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Topic: Dimmer plus diode caution (18 msgs / 355 lines)
1) From: Ken Mary
I have been successfully using a diode across a dimmer to control fan speed
on a WBI. However, using the same setup to feed a transformer for poppers
with dc motors has given me a problem. The transformer would get very hot.
Today the transformer shorted out with a loud bang, of course in the middle
of a roast. Apparently the heat destroyed the insulation on the primary
side. I had been using this same transformer for almost 2 years, with
minimal heatup even running for 20 minutes. When I added the diode, the
transformer got hot within a minute. This could be coincidence, but I will
not know until I can buy another.
--
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2) From: floyd burton
At least no fire and u did not loose 5# of beans like I guy I know who ran
out of gas during a roast.

3) From: dewardh
floyd:
<Snip>
minimal heatup even running for 20 minutes.
Had you been using it with a dimmer before?  Dimmers are generally not used 
with transformer loads because of overheating in the transformer caused by the 
high frequency components of the dimmer output . . .
Deward
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4) From: Rick Farris
Ken wrote:
<Snip>
No coincidence, pal, you can't run DC through a transformer.
-- Rick
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5) From: Rick Farris
Deward wrote:
<Snip>
But that's not the problem *he* is seeing.  He added a diode, which means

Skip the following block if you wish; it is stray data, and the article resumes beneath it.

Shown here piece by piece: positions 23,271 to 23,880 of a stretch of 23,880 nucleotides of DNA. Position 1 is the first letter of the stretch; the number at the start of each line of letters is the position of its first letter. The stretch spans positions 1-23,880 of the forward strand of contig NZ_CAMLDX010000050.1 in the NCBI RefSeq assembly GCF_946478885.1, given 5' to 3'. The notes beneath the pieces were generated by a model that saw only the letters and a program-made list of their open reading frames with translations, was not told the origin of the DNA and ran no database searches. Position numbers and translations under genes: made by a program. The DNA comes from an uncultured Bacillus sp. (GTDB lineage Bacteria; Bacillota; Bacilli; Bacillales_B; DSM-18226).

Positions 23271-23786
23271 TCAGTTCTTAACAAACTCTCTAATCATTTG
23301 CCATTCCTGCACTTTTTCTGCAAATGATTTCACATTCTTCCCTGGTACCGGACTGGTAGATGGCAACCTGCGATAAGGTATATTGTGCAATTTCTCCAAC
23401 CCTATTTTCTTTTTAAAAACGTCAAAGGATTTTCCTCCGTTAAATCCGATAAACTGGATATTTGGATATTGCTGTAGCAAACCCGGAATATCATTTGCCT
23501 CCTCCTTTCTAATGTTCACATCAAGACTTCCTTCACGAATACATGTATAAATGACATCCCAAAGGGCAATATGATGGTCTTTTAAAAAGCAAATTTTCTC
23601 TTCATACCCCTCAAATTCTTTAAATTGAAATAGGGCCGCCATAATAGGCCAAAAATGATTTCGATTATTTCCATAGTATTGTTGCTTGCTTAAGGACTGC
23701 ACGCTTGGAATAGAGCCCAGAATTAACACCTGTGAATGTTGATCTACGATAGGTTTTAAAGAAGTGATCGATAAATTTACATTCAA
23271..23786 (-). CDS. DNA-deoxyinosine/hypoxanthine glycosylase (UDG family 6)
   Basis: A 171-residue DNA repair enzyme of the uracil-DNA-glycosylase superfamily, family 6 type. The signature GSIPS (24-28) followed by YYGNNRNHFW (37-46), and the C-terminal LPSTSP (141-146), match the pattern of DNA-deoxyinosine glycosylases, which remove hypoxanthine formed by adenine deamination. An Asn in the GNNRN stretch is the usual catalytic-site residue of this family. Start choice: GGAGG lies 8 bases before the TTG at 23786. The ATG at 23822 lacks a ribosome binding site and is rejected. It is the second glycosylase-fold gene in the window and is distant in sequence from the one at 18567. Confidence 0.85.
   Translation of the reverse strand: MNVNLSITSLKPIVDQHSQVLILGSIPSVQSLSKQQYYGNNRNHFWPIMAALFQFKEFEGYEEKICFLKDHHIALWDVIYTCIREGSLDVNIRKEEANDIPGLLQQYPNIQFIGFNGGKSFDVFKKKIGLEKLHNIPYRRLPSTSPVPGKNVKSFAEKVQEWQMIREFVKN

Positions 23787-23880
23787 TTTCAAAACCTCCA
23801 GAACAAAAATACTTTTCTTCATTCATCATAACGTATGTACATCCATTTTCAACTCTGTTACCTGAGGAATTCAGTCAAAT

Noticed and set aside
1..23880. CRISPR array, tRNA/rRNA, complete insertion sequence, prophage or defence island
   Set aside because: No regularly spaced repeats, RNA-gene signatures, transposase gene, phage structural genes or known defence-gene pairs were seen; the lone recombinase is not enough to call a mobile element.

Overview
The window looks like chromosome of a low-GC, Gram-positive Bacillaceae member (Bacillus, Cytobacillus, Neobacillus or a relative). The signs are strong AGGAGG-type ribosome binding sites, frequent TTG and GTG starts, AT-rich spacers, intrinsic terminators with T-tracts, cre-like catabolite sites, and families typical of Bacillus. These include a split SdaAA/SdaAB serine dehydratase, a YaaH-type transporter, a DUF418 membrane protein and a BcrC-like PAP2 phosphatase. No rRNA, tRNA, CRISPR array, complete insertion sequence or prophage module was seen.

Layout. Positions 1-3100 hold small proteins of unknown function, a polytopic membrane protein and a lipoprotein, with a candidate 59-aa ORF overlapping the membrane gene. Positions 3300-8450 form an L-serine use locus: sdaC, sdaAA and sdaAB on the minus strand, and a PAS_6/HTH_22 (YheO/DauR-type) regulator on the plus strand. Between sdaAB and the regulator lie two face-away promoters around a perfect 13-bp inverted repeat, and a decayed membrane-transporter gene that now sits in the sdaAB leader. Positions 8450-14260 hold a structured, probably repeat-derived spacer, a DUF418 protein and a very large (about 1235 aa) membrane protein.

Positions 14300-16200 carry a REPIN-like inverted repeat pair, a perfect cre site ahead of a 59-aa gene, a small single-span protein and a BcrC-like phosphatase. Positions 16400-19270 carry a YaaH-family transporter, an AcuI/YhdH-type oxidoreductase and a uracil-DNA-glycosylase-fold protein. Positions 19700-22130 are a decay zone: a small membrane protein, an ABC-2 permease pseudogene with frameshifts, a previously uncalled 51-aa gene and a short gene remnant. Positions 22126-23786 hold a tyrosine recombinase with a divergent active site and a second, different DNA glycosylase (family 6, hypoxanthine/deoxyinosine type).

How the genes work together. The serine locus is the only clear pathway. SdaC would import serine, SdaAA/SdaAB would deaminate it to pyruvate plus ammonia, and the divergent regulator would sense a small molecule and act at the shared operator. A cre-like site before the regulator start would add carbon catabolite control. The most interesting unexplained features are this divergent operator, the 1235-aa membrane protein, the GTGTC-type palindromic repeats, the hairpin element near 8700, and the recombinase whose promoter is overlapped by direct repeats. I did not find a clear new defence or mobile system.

that he's running a large DC component through the xfmr, causing the core to
saturate, causing the impedance to drop, causing the current to rise,
causing the core to saturate even worse, lowering the impedance further,
causing a greater current flow....well, I think you get the idea.
-- Rick
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6) From: dewardh
Rick:
Maybe.  That's why I asked if he'd used the dimmer with the transformer before, 
without a diode. Have you actually tried this and measured the effect?  If 
that's what indeed happens then a simple solution might be to put the diode in 
the transformer secondary.  But it's still generally not advised to drive 
transformers with dimmers anyway (I hadn't contemplated it when I suggested the 
"fix", but was only talking about 120V brush (AC/DC) motors, which have no 
problem at all with partially rectified drive).
Deward
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7) From: Rick Farris
I thought this part made it perfectly clear:
-----
Ken wrote:
<Snip>
------
:-)
(I used to work in a transformer factory.  I don't remember all that much
about them, but I remember enough to know you can't push DC through a
transformer.)
-- Rick

8) From: dewardh
Rick:
<Snip>
about them, but I remember enough to know you can't push DC through a
transformer.)
Ah . . . I see . . . ever hear of a "spark coil" (like in your car?)?  DC in 
the primary.  Pulsed DC, to be sure (and "other things" going on), but things 
are not quite as simple as you make them out to be (which is not to say that 
"DC" in transformers is a good idea, but there are many cases where it is not a 
bad idea, or may even be a deliberate part of a design, as with audio output 
transformers in vacuum tube amplifiers).  But I've never worked in a 
transformer factory, and I've never tried pulsed (half cycle) DC in a low 
voltage power transformer, that I recall, anyway (just in little DC to DC 
converters, where it works fine if the time constant of the transformer core is 
correct).  That's why I asked for more details, and if you'd tried it to see . 
.. .
Deward
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9) From: Jeffrey A. Bertoia
Deward
One thing is absolutely certain anytime that you put a DC bias, that 
exceeds it's ratings, on an iron transformer core
 it _will_ saturate, the primary and the secondary _will_ decouple and